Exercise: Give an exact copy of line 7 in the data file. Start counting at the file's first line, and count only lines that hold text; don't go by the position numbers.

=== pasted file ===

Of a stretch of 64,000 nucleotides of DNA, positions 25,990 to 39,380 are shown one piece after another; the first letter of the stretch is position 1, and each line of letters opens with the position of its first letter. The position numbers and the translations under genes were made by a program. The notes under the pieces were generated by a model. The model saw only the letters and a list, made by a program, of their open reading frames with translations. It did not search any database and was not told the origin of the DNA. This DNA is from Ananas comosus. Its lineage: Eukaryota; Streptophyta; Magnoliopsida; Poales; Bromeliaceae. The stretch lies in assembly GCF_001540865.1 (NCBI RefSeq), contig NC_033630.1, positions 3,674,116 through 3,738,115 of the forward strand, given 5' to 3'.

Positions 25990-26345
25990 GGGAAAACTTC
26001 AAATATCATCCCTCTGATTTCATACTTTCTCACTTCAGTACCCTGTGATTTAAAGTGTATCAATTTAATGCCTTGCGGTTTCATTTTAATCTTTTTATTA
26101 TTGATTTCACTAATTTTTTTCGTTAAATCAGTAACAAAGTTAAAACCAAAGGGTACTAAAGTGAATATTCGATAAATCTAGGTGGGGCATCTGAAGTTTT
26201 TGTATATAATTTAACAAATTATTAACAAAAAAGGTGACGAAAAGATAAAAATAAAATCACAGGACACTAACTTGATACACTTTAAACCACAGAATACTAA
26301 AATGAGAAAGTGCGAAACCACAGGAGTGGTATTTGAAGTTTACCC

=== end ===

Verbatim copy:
26301 AATGAGAAAGTGCGAAACCACAGGAGTGGTATTTGAAGTTTACCC